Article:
(Jonathan Newton/The Washington Post) (Jonathan Newton/The Washington Post)

UPDATE SATURDAY 3:07 P.M.: Maryland announced Saturday afternoon that Cleare missed Saturday’s practice with lower back spasms and will not start. He is still expected to play, however.


After the Maryland basketball team’s nail-biting, disappointing 65-62 loss to Florida State on Wednesday, Coach Mark Turgeon made a decision. Freshman center Shaquille Cleare had played just eight minutes as he was unable to develop a rhythm against the Seminoles and continued to log bench time despite hard practices and a tireless work ethic.

So Turgeon will reward Cleare with a starting spot Sunday against Miami, giving the Bahamian his second career start alongside Alex Len opposite a physical Hurricanes squad.

“I’m starting Shaq,” Turgeon said Friday. “You can print that. That’s not changing. I’m tired of him sitting on the bench. He does everything I ask and he deserves to play.”

Starting Cleare allows Len to play the power forward, something he’s rarely done this season. Maryland has struggled to space the floor offensively this season, something Turgeon hopes to remedy by sticking Cleare inside and drawing Len away from the basket.

“Alex is a good shooter,” Turgeon said. “Hopefully, if they start playing together a lot, we can get Alex spacing the floor. We couldn’t space the floor the other night. They just didn’t guard Charles and didn’t guard James. I’m just trying to figure out how to space the floor a little bit better too, with a lot of the things I’m trying.

“It depends what we’re running. We’re still getting it. As a coaching staff, we had a long meeting yesterday before I went recruiting, had a long meeting today on the floor where we went over a lot of different things. One thing I don’t want to do is confuse Alex, but I might have to confuse him going into Sunday’s game, knowing we’ll be a better team down the road, which is really what matters.”

Cleare is averaging 14.4 minutes per game this season, second fewest among Maryland’s 10 regulars, and logged single-digit minutes against Kentucky, George Mason and Florida State. In limited time, Cleare has put up 5.1 points and 3.3 rebounds per game.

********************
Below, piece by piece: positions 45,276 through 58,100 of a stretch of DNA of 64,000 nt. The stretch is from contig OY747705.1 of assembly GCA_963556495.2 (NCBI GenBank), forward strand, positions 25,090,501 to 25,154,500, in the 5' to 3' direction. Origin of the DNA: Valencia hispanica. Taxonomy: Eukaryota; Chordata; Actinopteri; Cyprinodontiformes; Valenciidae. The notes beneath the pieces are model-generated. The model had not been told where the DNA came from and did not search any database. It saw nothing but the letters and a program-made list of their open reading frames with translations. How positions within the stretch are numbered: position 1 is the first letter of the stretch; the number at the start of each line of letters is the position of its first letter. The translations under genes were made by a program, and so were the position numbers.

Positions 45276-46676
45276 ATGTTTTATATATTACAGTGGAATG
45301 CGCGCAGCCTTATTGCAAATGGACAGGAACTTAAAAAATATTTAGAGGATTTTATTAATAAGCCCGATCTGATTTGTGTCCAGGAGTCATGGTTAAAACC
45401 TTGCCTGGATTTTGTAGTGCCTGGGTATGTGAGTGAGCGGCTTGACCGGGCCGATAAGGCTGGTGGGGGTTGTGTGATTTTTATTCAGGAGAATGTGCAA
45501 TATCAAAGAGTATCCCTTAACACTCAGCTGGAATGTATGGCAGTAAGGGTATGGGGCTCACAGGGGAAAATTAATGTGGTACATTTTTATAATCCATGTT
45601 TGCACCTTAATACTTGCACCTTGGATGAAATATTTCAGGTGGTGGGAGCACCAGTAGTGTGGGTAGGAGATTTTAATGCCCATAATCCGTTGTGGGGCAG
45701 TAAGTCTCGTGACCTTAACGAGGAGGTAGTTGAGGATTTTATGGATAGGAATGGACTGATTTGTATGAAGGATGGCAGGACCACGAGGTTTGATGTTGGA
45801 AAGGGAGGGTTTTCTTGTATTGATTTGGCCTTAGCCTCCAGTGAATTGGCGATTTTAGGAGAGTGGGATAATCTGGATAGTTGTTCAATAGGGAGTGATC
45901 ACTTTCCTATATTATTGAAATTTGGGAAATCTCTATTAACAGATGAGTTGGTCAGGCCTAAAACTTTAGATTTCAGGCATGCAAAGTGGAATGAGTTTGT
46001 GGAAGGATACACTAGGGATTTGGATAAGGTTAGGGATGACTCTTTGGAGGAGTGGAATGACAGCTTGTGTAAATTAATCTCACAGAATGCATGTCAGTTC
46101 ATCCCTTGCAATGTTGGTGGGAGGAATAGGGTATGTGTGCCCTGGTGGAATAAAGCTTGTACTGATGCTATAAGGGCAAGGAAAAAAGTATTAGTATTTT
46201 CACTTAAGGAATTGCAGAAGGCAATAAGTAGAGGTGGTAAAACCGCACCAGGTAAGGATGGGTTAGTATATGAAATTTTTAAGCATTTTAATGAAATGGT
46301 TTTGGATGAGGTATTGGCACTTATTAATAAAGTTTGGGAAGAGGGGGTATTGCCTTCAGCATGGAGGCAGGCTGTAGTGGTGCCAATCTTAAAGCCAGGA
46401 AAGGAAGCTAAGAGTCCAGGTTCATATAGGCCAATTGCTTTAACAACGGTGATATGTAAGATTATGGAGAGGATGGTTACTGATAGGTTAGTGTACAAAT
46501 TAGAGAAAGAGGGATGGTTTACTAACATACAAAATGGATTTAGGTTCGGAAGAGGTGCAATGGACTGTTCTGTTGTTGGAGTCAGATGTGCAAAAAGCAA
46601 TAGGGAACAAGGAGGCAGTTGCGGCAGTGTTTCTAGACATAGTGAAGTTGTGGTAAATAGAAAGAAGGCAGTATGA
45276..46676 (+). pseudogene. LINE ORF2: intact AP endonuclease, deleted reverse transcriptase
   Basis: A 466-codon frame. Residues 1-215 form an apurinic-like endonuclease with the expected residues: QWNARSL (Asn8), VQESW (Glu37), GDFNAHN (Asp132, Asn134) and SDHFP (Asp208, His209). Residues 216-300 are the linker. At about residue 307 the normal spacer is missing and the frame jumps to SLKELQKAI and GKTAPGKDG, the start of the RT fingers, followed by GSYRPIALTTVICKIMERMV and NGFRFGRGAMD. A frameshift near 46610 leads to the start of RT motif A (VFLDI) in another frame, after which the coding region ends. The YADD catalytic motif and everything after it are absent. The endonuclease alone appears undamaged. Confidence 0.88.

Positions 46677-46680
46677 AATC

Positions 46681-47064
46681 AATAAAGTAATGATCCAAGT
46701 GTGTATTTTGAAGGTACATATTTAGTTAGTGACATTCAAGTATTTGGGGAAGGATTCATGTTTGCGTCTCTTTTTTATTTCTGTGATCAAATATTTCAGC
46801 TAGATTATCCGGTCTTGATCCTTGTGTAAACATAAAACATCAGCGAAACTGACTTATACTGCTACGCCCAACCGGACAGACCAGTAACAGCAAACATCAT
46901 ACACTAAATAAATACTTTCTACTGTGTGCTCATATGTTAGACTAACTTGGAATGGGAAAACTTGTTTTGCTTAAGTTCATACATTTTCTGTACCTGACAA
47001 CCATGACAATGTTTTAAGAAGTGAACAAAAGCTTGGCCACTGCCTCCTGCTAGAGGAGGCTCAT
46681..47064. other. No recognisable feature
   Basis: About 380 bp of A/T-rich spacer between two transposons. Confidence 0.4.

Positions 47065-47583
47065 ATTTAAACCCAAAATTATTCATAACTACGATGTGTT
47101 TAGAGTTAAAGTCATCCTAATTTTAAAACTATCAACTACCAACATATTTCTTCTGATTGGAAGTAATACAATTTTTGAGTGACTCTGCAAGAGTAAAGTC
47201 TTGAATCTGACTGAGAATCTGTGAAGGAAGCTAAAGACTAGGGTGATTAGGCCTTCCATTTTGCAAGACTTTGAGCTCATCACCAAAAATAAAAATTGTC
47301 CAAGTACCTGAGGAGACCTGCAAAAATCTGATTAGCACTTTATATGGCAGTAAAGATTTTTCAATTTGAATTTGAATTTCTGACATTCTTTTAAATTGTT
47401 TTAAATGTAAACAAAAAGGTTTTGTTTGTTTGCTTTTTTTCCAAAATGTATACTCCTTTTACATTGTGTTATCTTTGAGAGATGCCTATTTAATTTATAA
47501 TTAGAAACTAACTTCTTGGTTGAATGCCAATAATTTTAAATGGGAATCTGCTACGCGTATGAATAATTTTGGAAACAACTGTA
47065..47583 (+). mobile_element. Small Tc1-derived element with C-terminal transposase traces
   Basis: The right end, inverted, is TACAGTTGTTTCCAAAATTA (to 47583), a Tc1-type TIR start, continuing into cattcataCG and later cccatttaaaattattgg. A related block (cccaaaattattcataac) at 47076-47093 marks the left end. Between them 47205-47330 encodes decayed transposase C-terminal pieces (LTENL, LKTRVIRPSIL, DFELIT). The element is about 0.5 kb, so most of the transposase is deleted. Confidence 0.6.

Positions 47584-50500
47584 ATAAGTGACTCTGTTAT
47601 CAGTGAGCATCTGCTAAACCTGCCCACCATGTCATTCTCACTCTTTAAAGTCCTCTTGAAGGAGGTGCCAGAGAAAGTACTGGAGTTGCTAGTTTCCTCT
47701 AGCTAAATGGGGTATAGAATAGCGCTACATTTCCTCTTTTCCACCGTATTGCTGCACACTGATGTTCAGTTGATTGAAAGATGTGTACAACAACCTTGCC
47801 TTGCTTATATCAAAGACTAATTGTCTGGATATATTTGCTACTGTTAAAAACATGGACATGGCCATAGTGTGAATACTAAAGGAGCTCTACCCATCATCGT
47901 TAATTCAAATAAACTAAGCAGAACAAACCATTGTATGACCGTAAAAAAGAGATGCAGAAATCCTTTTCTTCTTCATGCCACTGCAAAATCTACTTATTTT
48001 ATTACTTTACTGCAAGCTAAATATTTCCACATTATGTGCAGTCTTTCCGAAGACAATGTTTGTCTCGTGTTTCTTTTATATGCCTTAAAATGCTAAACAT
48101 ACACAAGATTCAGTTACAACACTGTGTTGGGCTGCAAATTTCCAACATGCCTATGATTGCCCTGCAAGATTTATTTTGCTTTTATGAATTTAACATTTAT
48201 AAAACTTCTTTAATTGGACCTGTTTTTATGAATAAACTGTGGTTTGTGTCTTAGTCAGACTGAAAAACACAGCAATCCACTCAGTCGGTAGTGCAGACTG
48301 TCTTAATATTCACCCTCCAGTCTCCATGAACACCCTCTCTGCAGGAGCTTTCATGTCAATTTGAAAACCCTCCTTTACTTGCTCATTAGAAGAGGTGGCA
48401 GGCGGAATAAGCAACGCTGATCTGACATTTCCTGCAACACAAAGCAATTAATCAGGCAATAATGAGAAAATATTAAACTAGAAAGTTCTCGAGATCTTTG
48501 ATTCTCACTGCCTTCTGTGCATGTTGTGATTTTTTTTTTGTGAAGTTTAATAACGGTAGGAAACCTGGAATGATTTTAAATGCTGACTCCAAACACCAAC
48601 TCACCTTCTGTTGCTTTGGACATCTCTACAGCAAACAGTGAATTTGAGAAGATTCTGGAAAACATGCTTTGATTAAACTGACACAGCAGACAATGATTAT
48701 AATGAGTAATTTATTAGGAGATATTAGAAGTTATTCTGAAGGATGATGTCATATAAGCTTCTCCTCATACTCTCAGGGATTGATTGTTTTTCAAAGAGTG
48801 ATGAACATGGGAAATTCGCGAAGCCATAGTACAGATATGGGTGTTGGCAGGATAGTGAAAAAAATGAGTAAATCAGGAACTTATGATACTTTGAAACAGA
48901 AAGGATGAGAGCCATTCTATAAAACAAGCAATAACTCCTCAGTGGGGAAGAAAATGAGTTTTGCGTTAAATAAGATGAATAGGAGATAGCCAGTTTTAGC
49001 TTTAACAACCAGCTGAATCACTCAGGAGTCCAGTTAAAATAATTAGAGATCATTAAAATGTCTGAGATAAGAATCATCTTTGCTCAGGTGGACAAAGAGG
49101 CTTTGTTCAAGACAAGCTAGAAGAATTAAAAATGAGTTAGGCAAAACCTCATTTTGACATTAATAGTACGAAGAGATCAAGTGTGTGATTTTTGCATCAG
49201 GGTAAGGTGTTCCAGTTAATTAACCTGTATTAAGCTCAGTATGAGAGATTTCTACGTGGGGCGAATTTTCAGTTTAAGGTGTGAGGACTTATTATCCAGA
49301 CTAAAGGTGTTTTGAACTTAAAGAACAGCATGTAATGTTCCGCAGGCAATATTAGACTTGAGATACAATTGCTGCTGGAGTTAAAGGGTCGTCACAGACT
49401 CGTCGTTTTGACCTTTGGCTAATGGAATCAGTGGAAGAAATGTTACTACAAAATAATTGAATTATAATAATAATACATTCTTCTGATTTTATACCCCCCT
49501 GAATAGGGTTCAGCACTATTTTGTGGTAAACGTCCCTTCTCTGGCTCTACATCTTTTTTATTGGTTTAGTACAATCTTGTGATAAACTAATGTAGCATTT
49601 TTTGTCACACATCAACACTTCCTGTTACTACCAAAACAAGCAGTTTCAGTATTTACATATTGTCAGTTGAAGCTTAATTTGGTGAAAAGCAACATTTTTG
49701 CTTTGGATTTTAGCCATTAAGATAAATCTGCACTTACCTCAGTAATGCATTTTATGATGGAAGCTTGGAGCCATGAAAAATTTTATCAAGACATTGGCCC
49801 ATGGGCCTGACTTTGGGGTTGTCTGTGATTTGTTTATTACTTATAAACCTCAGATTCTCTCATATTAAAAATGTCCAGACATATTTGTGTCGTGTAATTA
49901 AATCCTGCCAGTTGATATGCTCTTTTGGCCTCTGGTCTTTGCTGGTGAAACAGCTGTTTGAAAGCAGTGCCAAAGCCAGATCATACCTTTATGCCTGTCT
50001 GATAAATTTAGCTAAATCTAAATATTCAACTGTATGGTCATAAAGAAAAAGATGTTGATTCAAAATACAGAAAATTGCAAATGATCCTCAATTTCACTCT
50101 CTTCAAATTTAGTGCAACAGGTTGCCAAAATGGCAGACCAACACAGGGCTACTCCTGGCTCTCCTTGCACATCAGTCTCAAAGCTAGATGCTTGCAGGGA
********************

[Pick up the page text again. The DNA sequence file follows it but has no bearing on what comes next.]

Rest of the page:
“I think it’s a great opportunity,” Cleare said. “I’m not going to get too excited or too above myself. I’ll just go out there and do what Turgeon tells me to do. I’ll do all the dirty work like I usually do. You have to always be ready. Even if it’s two minutes before the game, it wouldn’t make a difference to me. But I’m glad he told me now. It’ll motivate me even more in practice.”

Cleare and Len traditionally bully each other during practices, often treating scrimmages like sparring sessions, all in the name of toughening each other up. But they’ve rarely appeared during games together, instead getting substituted for one another at center.

“It’s pretty exciting,” Cleare said. “It’s going to be a good game. Alex at the four and me at the five? It’s going to be kind of scary.” 

Turgeon said he made the decision shortly after the Florida State loss, but hadn’t told Cleare yet. Maryland received an off-day and Turgoen went recruiting on Thursday, but returned for two practices Friday. 

Dez Wells and Nick Faust will continue to start, Turgeon said, but his point guard slot remains in flux between Pe’Shon Howard, who has started 14 of Maryland’s 15 games this season but turned in arguably his worst effort of the season against Florida State, and Seth Allen, an electric freshman who’s been the Terps’ leading scorer over the past four games. 

That battle, Turgeon said, will be decided in practice before Maryland flies into Miami.